Friday, October 23, 2009

Got Animal Derived Materials?

By Ray Nims

Most biopharma manufacturing processes utilize a few raw materials (including cell substrates, excipients, materials which come into contact with the product, etc.) derived from animals or which have been in contact with animal-derived materials at some point. As part of a formal animal-derived materials program, the biopharma must assess the viral and TSE risk associated with such materials. Let’s consider the viral risk first. From a viral safety standpoint, it is important for each biopharma to consider such ingredients and to be aware of the inherent risk of transmitting virus into the product via the materials. Why? As Genzyme discovered in the spring of 2009 (, viruses can infect the upstream manufacturing processes with results devastating to both the biopharma and to the patients its products are intended to treat. Viral risk mitigation, and regulatory guidance (e.g., EP Chapter 5.1.7: Viral Safety), require that viral risk assessments be performed for animal-derived materials used to manufacture biologics. In this context, raw materials include also excipients, growth media, column packing resins, and cell substrates.

For each product, manufacturers should list the animal-derived materials utilized, and should perform a viral risk assessment for those materials. This assessment considers the animal species and tissue, the processes used to manufacture the raw material, the quality control testing performed on the raw material, and in some cases, the manufacturing process in which the raw material is to be used at the biopharma. Inspectors from the EMEA will not only expect the risk assessments to have been performed and documented, but will expect that the assessment process be formalized into a business practice or standard operating procedure. The staff performing the assessments should be qualified for this task and the assessment team should include staff knowledgeable in virology, viral inactivation and removal, and the manufacturing and purification processes employed for the specific product at the biopharma.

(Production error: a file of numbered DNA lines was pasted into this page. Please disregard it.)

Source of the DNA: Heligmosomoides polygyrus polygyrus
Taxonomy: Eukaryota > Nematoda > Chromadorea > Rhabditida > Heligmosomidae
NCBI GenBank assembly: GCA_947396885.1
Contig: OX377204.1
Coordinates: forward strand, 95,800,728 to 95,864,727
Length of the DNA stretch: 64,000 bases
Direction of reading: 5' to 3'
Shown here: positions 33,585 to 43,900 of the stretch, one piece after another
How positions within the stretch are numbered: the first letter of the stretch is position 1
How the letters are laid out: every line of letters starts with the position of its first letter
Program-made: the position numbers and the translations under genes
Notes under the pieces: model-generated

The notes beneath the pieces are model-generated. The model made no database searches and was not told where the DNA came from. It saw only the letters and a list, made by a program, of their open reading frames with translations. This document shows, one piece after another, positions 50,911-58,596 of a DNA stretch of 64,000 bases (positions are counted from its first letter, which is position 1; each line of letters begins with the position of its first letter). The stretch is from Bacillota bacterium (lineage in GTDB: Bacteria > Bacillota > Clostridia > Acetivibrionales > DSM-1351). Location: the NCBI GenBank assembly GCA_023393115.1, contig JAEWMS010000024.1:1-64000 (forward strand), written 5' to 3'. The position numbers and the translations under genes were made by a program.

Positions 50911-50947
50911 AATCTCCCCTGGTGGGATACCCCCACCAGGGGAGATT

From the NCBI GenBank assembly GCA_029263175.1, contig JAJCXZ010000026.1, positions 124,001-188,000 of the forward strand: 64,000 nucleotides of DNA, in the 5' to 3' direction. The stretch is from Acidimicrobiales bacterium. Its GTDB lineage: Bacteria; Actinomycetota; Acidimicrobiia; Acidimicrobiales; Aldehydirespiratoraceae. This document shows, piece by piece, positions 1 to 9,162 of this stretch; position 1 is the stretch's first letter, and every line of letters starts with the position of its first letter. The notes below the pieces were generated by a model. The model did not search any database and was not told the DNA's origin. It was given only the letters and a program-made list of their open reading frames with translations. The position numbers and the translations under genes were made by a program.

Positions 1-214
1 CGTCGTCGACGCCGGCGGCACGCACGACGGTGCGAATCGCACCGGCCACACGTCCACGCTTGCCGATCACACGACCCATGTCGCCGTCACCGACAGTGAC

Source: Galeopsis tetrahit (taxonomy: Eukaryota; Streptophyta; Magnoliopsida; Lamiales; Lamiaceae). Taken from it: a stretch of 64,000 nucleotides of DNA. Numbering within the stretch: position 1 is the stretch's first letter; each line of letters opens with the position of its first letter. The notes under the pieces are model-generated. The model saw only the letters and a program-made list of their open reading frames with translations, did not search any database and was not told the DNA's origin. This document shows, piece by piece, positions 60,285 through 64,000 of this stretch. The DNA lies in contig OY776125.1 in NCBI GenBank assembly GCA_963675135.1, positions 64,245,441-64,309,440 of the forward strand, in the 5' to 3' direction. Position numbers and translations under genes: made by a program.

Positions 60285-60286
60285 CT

Viral risk assessments completed for individual raw materials may eventually be rolled up into a viral safety assessment for the product per EP Chapter 5.1.7. This product evaluation will also consider other factors, such as the patient profile and route of administration, the cell substrate, the types and pathogenicities of viral contaminants found in the cell substrate and the manufacturing process, the amount of bulk material required for a human dose, and the viral inactivation and removal capabilities of the manufacturing downstream processes.

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